There weren’t a lot of people talking about France when the World Cup began. Brazil and Argentina were fancied, with those two you often only have to dust off old articles, the finalists from four years ago, Holland, were mentioned, Italy will always be contenders and little Belgium suddenly seemed to have found a gathering of fine players. Spain, of course, had all the stars and as they fell over the precipice, no one could say “I told you so”. But France?
And why would you talk about France? They were 2-0 down going into a qualifier, they were huffing and puffing, and the emotional French, after the high of the November qualification had subsided, were more realistic than wildly optimistic. There was a head butt in 2006 and a revolt in a bus in 2010, and lurid tales of the escapades of some players emerged from time to time.
And then, for different reasons, they lost Samir Nasri and Franck Ribery. Most people would have had these two in their most favoured line up. Ribery, remember, got more votes at the Ballon d’Or than Ibrahimovic, Neymar, Robben and Iniesta. And the manager had made a big call by leaving out Nasri saying he was a trouble maker. He was willing to lose an influential player to have, as he believed, eleven pulling together.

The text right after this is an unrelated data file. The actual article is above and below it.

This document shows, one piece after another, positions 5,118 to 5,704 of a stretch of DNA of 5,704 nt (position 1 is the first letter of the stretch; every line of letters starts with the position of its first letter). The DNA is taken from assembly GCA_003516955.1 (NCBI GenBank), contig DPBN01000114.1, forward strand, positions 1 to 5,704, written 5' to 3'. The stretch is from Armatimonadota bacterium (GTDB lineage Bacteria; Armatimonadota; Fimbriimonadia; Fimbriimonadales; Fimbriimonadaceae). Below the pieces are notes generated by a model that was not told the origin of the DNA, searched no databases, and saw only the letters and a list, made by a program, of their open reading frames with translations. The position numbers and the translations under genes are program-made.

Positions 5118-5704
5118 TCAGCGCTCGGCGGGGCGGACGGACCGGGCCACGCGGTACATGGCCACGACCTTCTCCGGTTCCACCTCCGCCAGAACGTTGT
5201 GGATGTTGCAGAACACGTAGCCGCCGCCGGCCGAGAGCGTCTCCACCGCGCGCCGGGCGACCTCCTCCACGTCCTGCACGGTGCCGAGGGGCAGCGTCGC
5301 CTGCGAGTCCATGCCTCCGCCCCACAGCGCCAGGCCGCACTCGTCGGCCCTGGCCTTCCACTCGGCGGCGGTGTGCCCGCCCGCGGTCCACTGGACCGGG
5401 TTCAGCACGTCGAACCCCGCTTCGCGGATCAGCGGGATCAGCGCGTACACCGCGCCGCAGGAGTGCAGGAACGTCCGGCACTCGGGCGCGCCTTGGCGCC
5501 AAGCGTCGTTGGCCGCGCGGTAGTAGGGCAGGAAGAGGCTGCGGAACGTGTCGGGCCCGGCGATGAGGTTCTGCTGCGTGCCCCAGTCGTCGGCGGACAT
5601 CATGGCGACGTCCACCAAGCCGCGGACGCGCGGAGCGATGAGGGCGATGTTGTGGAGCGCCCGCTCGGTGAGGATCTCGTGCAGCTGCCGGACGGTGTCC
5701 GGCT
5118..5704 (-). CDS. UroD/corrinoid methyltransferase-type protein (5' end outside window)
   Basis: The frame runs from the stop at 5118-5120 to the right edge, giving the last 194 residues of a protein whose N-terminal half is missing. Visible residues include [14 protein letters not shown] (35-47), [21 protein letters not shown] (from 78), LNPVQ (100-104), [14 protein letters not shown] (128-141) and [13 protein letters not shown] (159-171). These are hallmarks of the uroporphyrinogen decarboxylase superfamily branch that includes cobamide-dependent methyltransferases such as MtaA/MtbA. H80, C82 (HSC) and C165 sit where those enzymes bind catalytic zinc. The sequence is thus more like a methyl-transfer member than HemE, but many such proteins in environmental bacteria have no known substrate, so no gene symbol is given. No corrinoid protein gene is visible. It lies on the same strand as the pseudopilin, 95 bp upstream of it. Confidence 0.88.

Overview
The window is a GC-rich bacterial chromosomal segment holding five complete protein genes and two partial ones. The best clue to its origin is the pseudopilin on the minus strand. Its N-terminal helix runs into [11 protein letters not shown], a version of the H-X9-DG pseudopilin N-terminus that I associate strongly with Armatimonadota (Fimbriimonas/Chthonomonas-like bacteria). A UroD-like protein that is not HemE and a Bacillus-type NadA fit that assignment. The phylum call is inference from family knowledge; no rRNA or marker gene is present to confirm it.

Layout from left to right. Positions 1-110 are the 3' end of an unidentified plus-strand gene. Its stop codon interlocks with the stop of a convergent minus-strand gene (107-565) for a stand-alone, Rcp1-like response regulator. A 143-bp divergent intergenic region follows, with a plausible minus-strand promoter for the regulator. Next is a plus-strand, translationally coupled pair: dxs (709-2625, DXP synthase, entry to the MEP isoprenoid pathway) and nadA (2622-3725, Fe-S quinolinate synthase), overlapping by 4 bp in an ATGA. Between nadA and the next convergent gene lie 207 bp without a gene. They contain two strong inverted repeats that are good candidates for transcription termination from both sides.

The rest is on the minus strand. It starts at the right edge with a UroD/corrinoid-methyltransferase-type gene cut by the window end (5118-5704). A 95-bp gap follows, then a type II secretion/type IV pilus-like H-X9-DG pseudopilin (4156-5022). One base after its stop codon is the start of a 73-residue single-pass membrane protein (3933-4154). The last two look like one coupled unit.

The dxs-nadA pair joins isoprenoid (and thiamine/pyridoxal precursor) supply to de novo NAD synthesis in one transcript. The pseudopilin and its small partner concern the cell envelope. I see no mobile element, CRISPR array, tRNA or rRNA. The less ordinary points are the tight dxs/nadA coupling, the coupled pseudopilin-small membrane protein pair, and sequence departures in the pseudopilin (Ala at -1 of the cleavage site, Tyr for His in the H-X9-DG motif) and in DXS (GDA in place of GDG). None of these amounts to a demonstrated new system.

In such a situation, teams could end up looking at what they don’t have. At the first sign of trouble, they can lapse into thinking they are without their best players. Fate can be invoked, the manager’s calls can be questioned. Each player could have started thinking he knew better.
OPPORTUNITY IN ADVERSITY
Some teams, very well-led teams, though can turn adversity into opportunity. Without the umbrella of the stars, players can discover themselves; the knowledge that they can win can liberate them from the bonds of negativity. Those that remain can almost become twice the players. I read a little line in one of the reports on France’s 5-2 win over Switzerland. “Ribery has not been missed” it said and that is a tribute to the manager and the spirit he has injected the side with.
It reminded me of Australia’s first game at the 2003 World Cup of cricket. Without Michael Bevan and Darren Lehmann, through injury and suspension (and, as it turns out, similar to the situation with France now), their batting had a hole in the middle.
And on the morning of their first game, they lost Shane Warne, the champion having failed a drug test. Many teams would have come apart, would have erred on the side of caution, waited for the clouds to pass. They found a continued…